Footnotes

Disclosure

Dr Harshman and Dr Srinivas receive investigational drug and research funding from Genentech, Inc., Novartis Pharmaceuticals, and GlaxoSmithKline.

References

1. Yagoda A, Petrylak D, Thompson S. Cytotoxic chemotherapy for advanced renal cell carcinoma. Urol Clin North Am. 1993;20:303–321. [PubMed]
2. Lonser RR, Glenn GM, Walther M, et al. von Hippel-Lindau disease. Lancet. 2003;361:2059–2067. [PubMed]
3. Gallou C, Joly D, Mejean A, et al. Mutations of the VHL gene in sporadic renal cell carcinoma: definition of a risk factor for VHL patients to develop an RCC. Hum Mutat. 1999;13:464–475. [PubMed]
4. Gnarra JR, Tory K, Weng Y, et al. Mutations of the VHL tumour suppressor gene in renal carcinoma. Nat Genet. 1994;7:85–90. [PubMed]
5. Kim W, Kaelin WG., Jr The von Hippel-Lindau tumor suppressor protein: new insights into oxygen sensing and cancer. Curr Opin Genet Dev. 2003;13:55–60. [PubMed]
6. Kondo K, Yao M, Yoshida M, et al. Comprehensive mutational analysis of the VHL gene in sporadic renal cell carcinoma: relationship to clinicopathological parameters. Genes Chromosomes Cancer. 2002;34:58–68. [PubMed]
7. Sukosd F, Kuroda N, Beothe T, Kaur AP, Kovacs G. Deletion of chromosome 3p14.2–p25 involving the VHL and FHIT genes in conventional renal cell carcinoma. Cancer Res. 2003;63:455–457. [PubMed]
8. Latif F, Tory K, Gnarra J, et al. Identification of the von Hippel-Lindau disease tumor suppressor gene. Science. 1993;260:1317–1320. [PubMed]
9. Maxwell PH, Wiesener MS, Chang GW, et al. The tumour suppressor protein VHL targets hypoxia-inducible factors for oxygen-dependent proteolysis. Nature. 1999;399:271–275. [PubMed]
10. Ferrara N, Gerber HP, LeCouter J. The biology of VEGF and its receptors. Nat Med. 2003;9:669–676. [PubMed]
11. Leung DW, Cachianes G, Kuang WJ, Goeddel DV, Ferrara N. Vascular endothelial growth factor is a secreted angiogenic mitogen. Science. 1989;246:1306–1309. [PubMed]
12. Presta LG, Chen H, O’Connor SJ, et al. Humanization of an anti-vascular endothelial growth factor monoclonal antibody for the therapy of solid tumors and other disorders. Cancer Res. 1997;57:4593–4599. [PubMed]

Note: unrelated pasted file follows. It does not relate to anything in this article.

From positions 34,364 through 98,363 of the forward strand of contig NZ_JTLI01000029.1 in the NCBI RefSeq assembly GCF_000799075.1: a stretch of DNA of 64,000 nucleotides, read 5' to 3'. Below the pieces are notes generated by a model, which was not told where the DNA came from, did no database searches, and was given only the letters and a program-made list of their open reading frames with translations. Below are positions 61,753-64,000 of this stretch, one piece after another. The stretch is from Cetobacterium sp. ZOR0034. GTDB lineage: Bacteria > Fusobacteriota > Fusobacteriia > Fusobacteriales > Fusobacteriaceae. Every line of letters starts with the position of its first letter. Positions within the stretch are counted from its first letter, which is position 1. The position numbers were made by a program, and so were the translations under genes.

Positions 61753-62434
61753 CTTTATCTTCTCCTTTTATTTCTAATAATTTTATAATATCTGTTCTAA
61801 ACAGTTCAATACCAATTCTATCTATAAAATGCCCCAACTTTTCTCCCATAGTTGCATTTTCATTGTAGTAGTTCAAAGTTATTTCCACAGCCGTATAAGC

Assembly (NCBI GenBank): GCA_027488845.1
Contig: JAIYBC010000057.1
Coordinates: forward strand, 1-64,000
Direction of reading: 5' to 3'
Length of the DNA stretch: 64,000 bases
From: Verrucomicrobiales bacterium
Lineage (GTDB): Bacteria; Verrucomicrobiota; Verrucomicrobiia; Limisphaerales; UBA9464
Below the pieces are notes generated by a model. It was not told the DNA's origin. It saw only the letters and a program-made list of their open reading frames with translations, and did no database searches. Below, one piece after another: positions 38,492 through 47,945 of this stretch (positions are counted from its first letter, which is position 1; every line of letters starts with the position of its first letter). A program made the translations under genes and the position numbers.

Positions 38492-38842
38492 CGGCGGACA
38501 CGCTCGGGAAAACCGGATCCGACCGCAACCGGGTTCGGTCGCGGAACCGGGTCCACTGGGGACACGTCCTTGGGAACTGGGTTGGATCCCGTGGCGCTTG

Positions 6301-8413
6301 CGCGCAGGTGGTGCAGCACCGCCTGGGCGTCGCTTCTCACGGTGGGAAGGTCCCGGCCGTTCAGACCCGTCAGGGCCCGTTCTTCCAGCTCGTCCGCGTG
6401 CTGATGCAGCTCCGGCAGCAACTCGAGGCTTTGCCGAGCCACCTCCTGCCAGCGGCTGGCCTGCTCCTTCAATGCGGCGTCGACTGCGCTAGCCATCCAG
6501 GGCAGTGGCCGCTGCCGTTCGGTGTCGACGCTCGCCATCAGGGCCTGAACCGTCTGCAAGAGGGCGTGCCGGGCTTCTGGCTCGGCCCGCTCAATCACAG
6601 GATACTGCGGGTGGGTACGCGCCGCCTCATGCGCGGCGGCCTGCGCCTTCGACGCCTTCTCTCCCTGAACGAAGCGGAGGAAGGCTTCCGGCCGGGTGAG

13. Bevacizumab [package insert]. Genentech; 2009. South San Francisco, CA, USA.
14. Gordon MS, Margolin K, Talpaz M, et al. Phase I safety and pharmacokinetic study of recombinant human anti-vascular endothelial growth factor in patients with advanced cancer. J Clin Oncol. 2001;19:843–850. [PubMed]
15. Yang JC. Bevacizumab for patients with metastatic renal cancer: an update. Clin Cancer Res. 2004;10:6367S–6370S. [PubMed]
16. Yang JC, Haworth L, Sherry RM, et al. A randomized trial of bevacizumab, an anti-vascular endothelial growth factor antibody, for metastatic renal cancer. N Engl J Med. 2003;349:427–434. [PMC free article] [PubMed]
17. Elaraj DM, White DE, Steinberg SM, et al. A pilot study of antiangiogenic therapy with bevacizumab and thalidomide in patients with metastatic renal cell carcinoma. J Immunother. 2004;27:259–264. [PMC free article] [PubMed]
18. D’Amato RJ, Loughnan MS, Flynn E, Folkman J. Thalidomide is an inhibitor of angiogenesis. Proc Natl Acad Sci U S A. 1994;91:4082–4085. [PubMed]
19. Kenyon BM, Browne F, D’Amato RJ. Effects of thalidomide and related metabolites in a mouse corneal model of neovascularization. Exp Eye Res. 1997;64:971–978. [PubMed]
20. Eisen T, Boshoff C, Mak I, et al. Continuous low dose thalidomide: a phase II study in advanced melanoma, renal cell, ovarian and breast cancer. Br J Cancer. 2000;82:812–817. [PMC free article] [PubMed]
21. Escudier B, Lassau N, Couanet D, et al. Phase II trial of thalidomide in renal-cell carcinoma. Ann Oncol. 2002;13:1029–1035. [PubMed]
22. Minor DR, Monroe D, Damico LA, et al. A phase II study of thalidomide in advanced metastatic renal cell carcinoma. Invest New Drugs. 2002;20:389–393. [PubMed]
23. Motzer RJ, Berg W, Ginsberg M, et al. Phase II trial of thalidomide for patients with advanced renal cell carcinoma. J Clin Oncol. 2002;20:302–306. [PubMed]
24. Hainsworth JD, Sosman JA, Spigel DR, et al. Treatment of metastatic renal cell carcinoma with a combination of bevacizumab and erlotinib. J Clin Oncol. 2005;23:7889–7896. [PubMed]